Artificial Intelligence (AI) has steadily made its way into various industries, one of the most important among which is of infrastructure relating to public safety. As compared to the human workforce and its efficiency, strategically programmed software and unmanned aerial vehicles such as drones can contribute to public safety more efficiently and at a much faster pace. Here, we focus on the uses of AI and drones in overseeing and enhancing safety, and a brief foray into matters of privacy and malfunctioning related to the same.
Drones have come to occupy a place of great importance in the fields of security, medicine, law enforcement, and natural disaster relief. They are now used by both government and private enterprises to supervise, assess, surveil and in many cases transfer supplies to places that are hard to access on the ground.
Natural disasters like floods, earthquakes, and cyclones are much better mitigated by an aerial survey that helps in locating and assessing areas prone to and worst hit by a disaster. For instance, Hurricane Harvey in Texas and Hurricane Irma in Florida saw massive use of drones in spotting locations hit by the storms, as well as spotting victims stuck in inhospitable locations. Drones play a vital role in airlifting medical supplies to rural and inaccessible places, getting external defibrillators faster than ambulances. Today, the World Health Organization is experimenting with Matternet’s quadcopters to reach supplies to Bhutan.
One of the most important applications of drones is in fighting fires. Drones are able to drop fire retardants as proximally as possible, capture close images of the color and velocity of the fire, and survey post-fire situations to ensure that every person has been evacuated. All of this not only reduces life risks to firefighters but also cuts down on costs by systematic planning.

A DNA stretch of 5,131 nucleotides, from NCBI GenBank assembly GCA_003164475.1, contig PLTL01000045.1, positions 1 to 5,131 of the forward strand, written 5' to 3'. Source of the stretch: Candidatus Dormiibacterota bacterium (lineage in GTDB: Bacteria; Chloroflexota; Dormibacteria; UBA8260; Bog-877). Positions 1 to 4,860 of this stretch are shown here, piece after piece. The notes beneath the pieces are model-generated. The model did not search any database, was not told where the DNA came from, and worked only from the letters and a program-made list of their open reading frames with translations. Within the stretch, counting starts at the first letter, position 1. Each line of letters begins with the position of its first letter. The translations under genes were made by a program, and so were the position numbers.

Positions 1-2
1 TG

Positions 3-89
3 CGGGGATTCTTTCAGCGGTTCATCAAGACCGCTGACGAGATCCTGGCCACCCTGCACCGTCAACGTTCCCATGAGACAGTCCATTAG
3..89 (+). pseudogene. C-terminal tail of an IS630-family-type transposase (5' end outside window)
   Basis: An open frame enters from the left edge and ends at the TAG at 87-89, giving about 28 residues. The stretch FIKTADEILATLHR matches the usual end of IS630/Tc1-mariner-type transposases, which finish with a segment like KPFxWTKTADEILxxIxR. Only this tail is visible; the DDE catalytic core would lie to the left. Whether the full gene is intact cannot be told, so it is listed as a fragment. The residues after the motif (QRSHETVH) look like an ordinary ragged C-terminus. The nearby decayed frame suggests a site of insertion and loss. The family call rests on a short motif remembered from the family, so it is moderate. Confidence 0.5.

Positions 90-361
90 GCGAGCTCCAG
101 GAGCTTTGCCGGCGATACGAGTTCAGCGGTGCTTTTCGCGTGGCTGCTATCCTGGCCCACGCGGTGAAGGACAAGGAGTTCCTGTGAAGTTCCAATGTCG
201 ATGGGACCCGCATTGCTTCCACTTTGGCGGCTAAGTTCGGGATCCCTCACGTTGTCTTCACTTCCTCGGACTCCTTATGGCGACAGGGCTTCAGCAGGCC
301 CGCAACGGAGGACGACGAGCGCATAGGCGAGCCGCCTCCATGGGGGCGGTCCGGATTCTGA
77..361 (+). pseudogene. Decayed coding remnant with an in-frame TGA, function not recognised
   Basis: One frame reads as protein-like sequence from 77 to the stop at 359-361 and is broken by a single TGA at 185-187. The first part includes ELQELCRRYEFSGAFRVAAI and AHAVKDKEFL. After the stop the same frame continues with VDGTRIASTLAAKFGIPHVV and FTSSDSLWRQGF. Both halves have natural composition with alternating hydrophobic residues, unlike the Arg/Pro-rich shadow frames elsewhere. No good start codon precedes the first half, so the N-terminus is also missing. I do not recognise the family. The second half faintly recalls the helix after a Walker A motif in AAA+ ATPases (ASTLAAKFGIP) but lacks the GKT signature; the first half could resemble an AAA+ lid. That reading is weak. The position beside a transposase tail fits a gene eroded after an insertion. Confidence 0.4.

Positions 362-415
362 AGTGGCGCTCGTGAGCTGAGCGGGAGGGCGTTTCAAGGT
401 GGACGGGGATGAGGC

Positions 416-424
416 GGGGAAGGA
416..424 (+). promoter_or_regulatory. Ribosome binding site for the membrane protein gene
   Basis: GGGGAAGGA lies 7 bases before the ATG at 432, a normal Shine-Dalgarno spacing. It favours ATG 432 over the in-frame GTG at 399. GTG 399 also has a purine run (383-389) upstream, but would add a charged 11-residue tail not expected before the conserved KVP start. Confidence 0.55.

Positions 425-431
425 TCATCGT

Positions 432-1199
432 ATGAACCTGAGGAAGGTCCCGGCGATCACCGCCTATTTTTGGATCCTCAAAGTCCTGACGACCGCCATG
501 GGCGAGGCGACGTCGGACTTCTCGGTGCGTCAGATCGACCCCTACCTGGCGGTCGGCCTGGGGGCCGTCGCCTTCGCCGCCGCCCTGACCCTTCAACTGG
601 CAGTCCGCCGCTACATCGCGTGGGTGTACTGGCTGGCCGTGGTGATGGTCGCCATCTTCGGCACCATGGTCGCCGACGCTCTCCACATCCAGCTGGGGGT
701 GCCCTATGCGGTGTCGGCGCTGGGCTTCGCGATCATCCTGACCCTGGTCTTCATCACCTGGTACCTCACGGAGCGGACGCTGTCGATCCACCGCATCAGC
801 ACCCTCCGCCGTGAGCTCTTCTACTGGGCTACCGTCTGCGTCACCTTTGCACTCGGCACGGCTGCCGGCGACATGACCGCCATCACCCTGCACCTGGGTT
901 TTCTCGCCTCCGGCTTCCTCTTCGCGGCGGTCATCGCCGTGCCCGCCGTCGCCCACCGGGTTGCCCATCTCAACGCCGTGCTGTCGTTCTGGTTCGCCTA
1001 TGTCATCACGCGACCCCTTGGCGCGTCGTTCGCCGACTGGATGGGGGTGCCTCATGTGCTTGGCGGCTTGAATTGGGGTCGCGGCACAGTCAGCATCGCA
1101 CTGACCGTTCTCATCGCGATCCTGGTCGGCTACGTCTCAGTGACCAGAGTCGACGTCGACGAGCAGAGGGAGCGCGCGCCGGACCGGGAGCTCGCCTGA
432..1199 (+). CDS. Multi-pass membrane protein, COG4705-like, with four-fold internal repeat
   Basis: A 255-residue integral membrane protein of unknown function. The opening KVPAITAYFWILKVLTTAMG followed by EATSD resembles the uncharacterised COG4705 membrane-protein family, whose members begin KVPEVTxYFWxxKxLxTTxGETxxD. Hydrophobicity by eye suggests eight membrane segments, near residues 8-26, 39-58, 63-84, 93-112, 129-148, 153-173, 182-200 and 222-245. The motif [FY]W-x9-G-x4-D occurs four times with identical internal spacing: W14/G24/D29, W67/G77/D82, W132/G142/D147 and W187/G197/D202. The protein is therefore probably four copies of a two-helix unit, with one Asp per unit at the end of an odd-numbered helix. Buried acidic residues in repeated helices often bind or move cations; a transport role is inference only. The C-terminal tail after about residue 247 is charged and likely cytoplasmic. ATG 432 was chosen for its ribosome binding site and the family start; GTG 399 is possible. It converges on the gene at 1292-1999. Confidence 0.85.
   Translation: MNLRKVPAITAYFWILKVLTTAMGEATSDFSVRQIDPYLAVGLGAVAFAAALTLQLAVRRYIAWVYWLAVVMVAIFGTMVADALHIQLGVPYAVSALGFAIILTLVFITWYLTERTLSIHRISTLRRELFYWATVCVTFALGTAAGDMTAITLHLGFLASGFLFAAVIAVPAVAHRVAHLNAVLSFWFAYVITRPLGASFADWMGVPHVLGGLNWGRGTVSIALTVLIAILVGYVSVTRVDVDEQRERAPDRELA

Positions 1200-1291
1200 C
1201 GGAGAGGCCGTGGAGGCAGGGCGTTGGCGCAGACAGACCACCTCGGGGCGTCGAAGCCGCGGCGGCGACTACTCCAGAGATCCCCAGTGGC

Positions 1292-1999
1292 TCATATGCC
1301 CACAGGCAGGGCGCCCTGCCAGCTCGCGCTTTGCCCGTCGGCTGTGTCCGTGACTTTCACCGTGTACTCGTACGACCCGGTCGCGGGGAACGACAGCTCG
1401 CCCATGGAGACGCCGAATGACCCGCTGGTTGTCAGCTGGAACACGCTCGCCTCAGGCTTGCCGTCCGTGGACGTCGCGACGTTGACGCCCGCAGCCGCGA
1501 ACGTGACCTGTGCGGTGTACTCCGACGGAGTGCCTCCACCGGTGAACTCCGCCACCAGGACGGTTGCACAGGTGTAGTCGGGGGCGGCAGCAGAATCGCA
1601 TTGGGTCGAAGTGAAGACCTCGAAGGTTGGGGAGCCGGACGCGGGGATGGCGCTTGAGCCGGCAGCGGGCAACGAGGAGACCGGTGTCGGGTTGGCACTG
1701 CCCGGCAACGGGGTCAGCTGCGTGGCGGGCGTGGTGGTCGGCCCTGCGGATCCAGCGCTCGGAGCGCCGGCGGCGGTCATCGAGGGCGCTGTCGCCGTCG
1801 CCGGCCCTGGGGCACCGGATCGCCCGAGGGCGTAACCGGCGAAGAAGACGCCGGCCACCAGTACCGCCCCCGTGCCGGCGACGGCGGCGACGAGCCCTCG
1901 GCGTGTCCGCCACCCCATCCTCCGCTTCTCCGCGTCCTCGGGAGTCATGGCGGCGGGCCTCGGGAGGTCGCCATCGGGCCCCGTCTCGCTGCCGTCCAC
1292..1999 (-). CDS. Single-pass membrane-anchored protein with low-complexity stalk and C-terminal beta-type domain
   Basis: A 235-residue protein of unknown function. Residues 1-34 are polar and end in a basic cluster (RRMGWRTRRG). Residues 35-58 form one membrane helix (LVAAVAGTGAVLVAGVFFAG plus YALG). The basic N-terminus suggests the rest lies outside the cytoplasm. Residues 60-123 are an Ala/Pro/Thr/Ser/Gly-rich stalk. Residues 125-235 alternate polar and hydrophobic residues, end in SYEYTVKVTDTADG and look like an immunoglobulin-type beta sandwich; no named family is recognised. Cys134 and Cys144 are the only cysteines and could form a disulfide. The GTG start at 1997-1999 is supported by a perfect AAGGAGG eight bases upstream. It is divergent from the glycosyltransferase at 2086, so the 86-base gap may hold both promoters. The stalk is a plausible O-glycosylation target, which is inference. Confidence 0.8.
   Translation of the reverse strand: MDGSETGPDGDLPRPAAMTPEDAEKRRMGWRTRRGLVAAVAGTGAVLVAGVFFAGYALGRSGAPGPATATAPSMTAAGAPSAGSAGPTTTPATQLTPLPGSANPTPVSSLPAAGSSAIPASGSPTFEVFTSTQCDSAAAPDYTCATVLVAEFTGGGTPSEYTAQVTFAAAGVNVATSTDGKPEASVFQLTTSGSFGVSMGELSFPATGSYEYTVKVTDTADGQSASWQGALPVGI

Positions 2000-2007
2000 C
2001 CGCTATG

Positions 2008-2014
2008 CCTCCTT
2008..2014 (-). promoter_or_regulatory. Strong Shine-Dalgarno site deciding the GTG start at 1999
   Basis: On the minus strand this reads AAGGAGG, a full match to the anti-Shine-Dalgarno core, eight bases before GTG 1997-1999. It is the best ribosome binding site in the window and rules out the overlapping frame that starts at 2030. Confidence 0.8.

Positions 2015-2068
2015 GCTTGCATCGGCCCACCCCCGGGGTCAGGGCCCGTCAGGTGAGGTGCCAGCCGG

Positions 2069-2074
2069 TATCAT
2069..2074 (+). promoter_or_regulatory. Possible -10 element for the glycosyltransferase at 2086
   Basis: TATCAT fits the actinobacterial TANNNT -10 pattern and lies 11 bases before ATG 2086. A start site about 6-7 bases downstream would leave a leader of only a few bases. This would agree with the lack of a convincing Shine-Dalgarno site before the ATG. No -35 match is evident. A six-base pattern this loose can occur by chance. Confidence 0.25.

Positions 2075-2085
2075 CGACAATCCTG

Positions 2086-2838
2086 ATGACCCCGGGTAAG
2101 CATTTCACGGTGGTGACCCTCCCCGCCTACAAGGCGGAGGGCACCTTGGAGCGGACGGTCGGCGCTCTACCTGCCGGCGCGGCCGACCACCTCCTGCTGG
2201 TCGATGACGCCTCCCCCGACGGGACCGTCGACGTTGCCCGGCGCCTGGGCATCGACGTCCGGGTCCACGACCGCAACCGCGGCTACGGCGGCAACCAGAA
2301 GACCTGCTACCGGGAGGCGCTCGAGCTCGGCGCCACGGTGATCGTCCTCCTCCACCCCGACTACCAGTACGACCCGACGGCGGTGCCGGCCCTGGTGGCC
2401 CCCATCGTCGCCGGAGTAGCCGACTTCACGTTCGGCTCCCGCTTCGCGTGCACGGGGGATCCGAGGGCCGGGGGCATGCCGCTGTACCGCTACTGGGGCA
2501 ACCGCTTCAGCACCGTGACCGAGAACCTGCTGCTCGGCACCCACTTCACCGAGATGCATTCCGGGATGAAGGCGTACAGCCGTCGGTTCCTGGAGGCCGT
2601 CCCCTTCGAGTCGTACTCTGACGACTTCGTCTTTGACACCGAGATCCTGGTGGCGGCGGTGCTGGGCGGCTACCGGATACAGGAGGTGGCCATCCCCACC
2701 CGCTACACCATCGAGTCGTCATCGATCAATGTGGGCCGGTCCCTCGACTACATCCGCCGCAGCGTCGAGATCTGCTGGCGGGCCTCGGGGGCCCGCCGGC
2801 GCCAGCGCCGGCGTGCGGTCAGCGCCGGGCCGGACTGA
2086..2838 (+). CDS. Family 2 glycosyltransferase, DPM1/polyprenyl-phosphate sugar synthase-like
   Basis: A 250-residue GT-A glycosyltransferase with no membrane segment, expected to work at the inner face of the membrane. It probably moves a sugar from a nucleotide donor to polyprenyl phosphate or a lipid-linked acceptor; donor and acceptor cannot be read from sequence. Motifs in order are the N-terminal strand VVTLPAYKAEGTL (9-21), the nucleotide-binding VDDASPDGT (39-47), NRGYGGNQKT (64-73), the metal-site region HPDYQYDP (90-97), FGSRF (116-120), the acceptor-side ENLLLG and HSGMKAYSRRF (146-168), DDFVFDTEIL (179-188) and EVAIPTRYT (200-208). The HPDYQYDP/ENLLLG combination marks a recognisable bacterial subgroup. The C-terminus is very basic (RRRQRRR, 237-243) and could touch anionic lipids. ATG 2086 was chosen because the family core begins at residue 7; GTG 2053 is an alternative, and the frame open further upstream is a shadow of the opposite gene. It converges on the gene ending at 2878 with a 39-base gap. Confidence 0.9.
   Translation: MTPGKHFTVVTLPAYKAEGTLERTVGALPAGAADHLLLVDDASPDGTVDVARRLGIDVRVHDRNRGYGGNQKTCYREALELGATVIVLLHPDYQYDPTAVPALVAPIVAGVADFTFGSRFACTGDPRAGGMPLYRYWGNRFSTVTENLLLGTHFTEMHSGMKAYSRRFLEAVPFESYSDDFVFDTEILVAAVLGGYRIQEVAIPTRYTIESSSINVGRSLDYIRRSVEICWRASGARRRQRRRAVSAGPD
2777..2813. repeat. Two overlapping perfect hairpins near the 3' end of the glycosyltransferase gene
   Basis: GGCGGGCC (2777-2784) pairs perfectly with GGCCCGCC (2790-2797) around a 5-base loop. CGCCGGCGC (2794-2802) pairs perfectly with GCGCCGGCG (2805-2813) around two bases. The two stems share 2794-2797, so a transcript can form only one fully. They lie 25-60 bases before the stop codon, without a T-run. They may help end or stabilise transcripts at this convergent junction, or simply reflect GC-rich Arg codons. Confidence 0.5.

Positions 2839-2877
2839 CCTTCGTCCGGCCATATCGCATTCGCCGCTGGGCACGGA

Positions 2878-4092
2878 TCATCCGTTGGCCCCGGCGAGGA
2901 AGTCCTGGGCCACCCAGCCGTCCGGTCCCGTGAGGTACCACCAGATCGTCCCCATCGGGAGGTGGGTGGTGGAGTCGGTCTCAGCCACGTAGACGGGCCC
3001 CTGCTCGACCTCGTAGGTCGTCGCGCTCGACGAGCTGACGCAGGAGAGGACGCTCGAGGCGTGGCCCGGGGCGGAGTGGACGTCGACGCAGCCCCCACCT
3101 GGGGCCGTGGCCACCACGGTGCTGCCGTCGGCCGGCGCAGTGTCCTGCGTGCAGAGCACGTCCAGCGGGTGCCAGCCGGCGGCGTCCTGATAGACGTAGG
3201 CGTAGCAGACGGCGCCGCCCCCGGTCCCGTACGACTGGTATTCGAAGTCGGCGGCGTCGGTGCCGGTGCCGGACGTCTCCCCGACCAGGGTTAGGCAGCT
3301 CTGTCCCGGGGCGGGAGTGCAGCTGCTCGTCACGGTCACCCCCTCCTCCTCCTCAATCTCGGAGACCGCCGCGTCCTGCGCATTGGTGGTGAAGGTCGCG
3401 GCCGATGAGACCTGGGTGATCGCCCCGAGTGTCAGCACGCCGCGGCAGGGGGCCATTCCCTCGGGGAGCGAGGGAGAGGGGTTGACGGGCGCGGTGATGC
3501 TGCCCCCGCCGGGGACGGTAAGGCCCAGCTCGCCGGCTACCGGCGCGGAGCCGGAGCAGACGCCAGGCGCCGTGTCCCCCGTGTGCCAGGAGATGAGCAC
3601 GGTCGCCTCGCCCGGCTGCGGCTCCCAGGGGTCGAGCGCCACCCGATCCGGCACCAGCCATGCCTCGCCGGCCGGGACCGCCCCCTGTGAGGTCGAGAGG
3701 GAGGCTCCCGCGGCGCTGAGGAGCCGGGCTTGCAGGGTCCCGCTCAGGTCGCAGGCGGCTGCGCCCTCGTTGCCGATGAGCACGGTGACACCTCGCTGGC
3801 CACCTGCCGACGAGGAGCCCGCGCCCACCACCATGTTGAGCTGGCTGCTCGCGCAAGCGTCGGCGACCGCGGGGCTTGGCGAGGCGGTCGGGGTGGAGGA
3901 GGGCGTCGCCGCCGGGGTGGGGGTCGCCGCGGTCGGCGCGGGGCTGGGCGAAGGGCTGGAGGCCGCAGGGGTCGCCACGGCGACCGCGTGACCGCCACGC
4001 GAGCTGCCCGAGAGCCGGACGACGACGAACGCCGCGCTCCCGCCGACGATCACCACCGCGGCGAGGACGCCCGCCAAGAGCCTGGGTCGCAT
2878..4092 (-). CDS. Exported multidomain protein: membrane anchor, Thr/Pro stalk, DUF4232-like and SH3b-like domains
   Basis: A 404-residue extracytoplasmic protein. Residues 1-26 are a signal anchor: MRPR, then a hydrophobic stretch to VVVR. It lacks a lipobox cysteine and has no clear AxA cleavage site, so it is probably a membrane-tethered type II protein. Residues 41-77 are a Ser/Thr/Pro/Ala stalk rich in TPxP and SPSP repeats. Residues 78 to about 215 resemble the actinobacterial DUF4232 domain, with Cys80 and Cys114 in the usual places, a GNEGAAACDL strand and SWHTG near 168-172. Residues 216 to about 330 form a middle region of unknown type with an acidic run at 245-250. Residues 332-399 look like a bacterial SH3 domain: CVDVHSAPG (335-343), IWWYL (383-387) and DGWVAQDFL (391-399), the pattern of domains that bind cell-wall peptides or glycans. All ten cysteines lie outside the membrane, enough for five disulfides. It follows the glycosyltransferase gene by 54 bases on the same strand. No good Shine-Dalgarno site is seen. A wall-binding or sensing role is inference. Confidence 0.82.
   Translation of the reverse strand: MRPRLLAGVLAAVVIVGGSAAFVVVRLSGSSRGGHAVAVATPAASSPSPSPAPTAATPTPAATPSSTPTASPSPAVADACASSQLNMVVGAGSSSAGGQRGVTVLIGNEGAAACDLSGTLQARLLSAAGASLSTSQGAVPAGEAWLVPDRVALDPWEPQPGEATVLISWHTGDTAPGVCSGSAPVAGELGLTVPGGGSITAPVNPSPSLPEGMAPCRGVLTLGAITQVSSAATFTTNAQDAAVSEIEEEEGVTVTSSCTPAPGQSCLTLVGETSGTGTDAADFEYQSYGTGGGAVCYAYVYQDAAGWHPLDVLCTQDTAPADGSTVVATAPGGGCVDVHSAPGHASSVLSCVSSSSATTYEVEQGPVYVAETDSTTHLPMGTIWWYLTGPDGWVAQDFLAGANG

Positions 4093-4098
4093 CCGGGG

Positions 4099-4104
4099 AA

Like drones, Artificial Intelligence (AI) can be skillfully used in preventing, lessening and mitigating crises. The most important advantage of AI is that it can monitor and analyze human behavioral patterns to prepare databases which can then be used to increase security.
It can thus be used in the prevention of crimes at local and national levels by generating a large database of criminal activities and monitoring recruitment to terrorist organizations. In the unfortunate event of a crime already committed, AI can help in speedy investigation and recovery of illegal weaponry. South Africa, for example, has combated wildlife poaching at Kruger National Park and gun violence in Cape Town using ShotSpotter technology. Terrorism can thus be kept in check by monitoring of propagandist literature on social media. Such data collection can be done by AI faster and with greater precision.
Additionally, international borders are often secured by planting AI checkers at crucial places. These are especially important today, considering the worldwide travel restrictions due to COVID-19. Recently a new AI-powered system that can detect coughing sounds has been developed, with the intent of understanding how and where the disease is spreading. Developments like these could be especially useful at international airports.
At airports, current AI-systems can gather, analyze and inspect passenger information, the content of their luggage and their travel plans. The most prominent example of this is the AI lie detector called iBorderctrl, employed by the EU at various airports. Non-EU travelers must get their passports and visas scanned, answer a series of questions by an AI border guard, and address a webcam that scans and analyzes facial movements to detect lies. The accuracy of this AI system is expected to rise to 85% in the near future.
The Potential for Errors
It goes without saying that the application of such technological facilitators must strive to be error-proof. Organizations depend heavily on the use of drones in cases of fires, natural disasters and reaching of medical supplies. Such a vital technological emergency service provider cannot afford to malfunction. However, accidents do happen – consider the Swiss drone crash of 2019, where a drone crashed merely 50 yards away from a group of children, resulting in the cessation of drone delivery. For drones to be effective in public safety, malfunctions like this need to be eliminated.
Likewise, a lot can be improved in AI in terms of software relating to facial recognition and recording of human behavior. The inherent bias present in AI applications could easily result in increased racial profiling, risking the rights of many individuals. There is also a very important concern of privacy — AI is often developed around the unethical and often unannounced use of large amounts of personal data. In order to gain the optimum use of AI, governments and private enterprises must ensure ethical and legal transparency and involve some amount of human intervention in decisions made by AI.